The “M” Word

Contributor: Ann Poorboy

I’m guessing most of you have heard of MS (Multiple Sclerosis) or MD (Muscular Dystrophy), but I’m also guessing that not many of you have heard of MG (Myasthenia Gravis). MG is a rare, debilitating neurological disorder. The first time I heard about MG was in 1989. I had just moved to North Carolina from Ohio when someone close to me was diagnosed with it. She’s still with us thankfully, and she’s one of the reasons why I’m so passionate about rare disease. If you knew her then, you would know this gorgeous fiery redhead that raced around in her mustang convertible. It was a much different life for her then than it is now. Life was fun and supercharged with energy, then suddenly, it wasn’t.

All of a sudden there were these vague complaints. Crushing fatigue, muscle stiffness, weakness, and weight gain. There were 11 visits to neurologists who told her nothing was wrong with her, and it took seemingly forever before she was diagnosed.  Like most rare diseases, physicians aren’t familiar with the signs and symptoms of MG.

In my daily life, every minute of every day matters to our team, because we know how much it matters to the people living with rare disease.

One of the things you don’t consider when living with a rare disease, is that just having the disorder is exhausting – even before the symptoms. Your body is fighting for equilibrium even if you think you’re resting. With MG, this is especially true. One of the core symptoms of MG is significant muscle weakness. Suddenly, every little thing becomes a little more difficult. How many daily activities do we truly take for granted? Opening our eyes, chewing/swallowing, speaking, lifting your arm, climbing a few stairs, become marathon events of exhaustion. Everything is a little more difficult, and every day that passes makes it just a little more difficult than the day before. And, in some refractory MG patients, they may endure a “myasthenic crisis” where they have difficulty breathing. This is often accompanied by a severe infection.  Some of the common symptoms of Myasthenia Gravis include:

Ptosis – this is where your upper eyelid loses strength and begins to droop

Double vision – most patients with MG experience this symptom from time to time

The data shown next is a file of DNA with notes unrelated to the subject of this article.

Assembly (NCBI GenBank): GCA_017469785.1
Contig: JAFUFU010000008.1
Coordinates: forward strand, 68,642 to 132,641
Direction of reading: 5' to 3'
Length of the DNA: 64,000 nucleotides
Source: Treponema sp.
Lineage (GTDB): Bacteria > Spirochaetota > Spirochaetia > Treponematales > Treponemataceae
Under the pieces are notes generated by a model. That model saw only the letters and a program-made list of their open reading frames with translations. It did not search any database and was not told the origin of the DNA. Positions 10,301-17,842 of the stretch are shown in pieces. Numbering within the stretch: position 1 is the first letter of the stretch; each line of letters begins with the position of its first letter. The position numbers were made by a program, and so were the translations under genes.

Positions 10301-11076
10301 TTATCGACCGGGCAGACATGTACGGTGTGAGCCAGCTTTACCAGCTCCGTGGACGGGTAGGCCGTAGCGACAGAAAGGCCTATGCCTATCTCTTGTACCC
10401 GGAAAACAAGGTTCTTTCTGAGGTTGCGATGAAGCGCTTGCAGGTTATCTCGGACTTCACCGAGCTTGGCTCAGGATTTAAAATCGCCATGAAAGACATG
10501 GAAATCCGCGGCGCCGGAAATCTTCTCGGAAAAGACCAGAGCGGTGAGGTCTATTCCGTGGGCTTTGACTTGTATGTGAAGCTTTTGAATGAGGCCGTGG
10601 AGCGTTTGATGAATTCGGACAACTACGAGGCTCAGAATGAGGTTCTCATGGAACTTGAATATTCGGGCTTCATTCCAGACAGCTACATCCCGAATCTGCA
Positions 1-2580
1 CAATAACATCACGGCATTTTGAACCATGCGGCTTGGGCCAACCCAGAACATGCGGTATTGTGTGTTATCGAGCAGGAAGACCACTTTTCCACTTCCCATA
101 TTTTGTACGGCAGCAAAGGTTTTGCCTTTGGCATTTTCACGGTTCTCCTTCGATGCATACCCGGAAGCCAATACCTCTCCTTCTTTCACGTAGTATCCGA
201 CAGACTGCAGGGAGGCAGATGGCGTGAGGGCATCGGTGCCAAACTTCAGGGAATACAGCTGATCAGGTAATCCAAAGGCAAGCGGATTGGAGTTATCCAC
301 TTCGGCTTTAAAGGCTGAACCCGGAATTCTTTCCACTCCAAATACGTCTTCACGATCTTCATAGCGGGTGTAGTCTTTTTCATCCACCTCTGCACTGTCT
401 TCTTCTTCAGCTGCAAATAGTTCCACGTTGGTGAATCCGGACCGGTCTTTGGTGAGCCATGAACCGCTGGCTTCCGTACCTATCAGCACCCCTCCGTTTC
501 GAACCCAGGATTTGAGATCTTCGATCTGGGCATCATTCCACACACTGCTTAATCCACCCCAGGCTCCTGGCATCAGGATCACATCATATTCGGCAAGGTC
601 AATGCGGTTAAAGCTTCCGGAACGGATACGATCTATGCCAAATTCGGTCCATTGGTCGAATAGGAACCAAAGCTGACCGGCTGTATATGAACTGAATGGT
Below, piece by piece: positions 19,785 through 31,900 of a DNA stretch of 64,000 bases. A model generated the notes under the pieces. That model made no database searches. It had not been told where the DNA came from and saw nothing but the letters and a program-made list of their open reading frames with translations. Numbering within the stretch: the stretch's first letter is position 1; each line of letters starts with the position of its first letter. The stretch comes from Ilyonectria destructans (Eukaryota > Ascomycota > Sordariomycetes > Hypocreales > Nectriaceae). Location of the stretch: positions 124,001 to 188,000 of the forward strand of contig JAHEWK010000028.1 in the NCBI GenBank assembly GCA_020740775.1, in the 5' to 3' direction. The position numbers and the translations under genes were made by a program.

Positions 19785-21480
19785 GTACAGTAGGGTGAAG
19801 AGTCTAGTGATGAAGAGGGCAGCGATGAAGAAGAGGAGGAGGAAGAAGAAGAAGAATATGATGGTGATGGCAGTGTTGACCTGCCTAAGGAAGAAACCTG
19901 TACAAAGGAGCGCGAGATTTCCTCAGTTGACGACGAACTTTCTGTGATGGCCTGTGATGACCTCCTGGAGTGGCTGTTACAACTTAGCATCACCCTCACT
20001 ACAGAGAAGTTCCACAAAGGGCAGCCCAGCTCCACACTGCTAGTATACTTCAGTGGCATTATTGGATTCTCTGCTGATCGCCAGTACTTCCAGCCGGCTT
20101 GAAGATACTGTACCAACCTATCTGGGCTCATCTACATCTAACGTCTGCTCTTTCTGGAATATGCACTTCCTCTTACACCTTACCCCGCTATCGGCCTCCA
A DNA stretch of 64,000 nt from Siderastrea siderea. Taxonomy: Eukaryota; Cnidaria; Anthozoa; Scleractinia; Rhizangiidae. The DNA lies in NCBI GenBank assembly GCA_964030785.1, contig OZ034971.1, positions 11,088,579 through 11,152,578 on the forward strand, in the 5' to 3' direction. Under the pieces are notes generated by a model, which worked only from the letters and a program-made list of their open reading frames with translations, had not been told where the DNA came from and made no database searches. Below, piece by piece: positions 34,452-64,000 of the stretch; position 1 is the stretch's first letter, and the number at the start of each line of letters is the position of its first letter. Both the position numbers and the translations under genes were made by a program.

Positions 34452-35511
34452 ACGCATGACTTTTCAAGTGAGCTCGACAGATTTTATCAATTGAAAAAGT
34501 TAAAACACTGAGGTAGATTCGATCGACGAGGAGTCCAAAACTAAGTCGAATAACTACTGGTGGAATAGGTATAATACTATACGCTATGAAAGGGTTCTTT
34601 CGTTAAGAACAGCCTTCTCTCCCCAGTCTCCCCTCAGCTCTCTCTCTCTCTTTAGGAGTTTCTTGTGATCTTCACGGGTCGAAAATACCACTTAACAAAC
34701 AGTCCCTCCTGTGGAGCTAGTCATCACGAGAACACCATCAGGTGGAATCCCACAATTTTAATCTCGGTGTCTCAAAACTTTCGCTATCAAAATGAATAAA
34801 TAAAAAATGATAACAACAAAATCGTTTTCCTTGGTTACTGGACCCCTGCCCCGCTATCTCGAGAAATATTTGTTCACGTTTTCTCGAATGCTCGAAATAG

Dysphagia – this is a symptom where patients have difficulty swallowing, patients sometimes end up regurgitating their food into their nasal cavity as they attempt to swallow. Difficulty chewing is another related symptom

Facial weakness can make it difficult for patients to hold their mouth closed, or get both sides of their mouth to rise when attempting to smile, and some patients face partial facial paralysis

Speaking is another challenge for patients with MG. Some patients experience a voice change, others have slowed or slurred speech

General muscle weakness is the hallmark of MG, and while the symptoms may seem harmless at first, they can become serious over time. That’s why it’s so important for patients to be diagnosed early. While there is no cure, there are therapies that can help these patients maintain some of their equilibrium longer. Some medications can actually exacerbate the symptoms of MG including:

Anesthesia

Antibiotics

Magnesium

Narcotics

Penicillamine, among others

In addition to the fatigue you feel as a person, you also feel a lot of patient fatigue. Patient fatigue is that phenomena where you are literally sick and tired of being sick and tired, especially when your physician doesn’t have any answers.  It’s a daunting realignment of a person’s daily routine and these patients need their physicians to cheer them on and help them rally to a better quality of life. But often, the physicians don’t know that there are therapies available that can help these patients. In business we’re always taught to have a sense of urgency. For us, it doesn’t get more urgent than knowing people truly need to be found, and their physicians need to be reminded of rare diseases and the symptoms because inevitably, we find they are treating patients who have these rare disorders.

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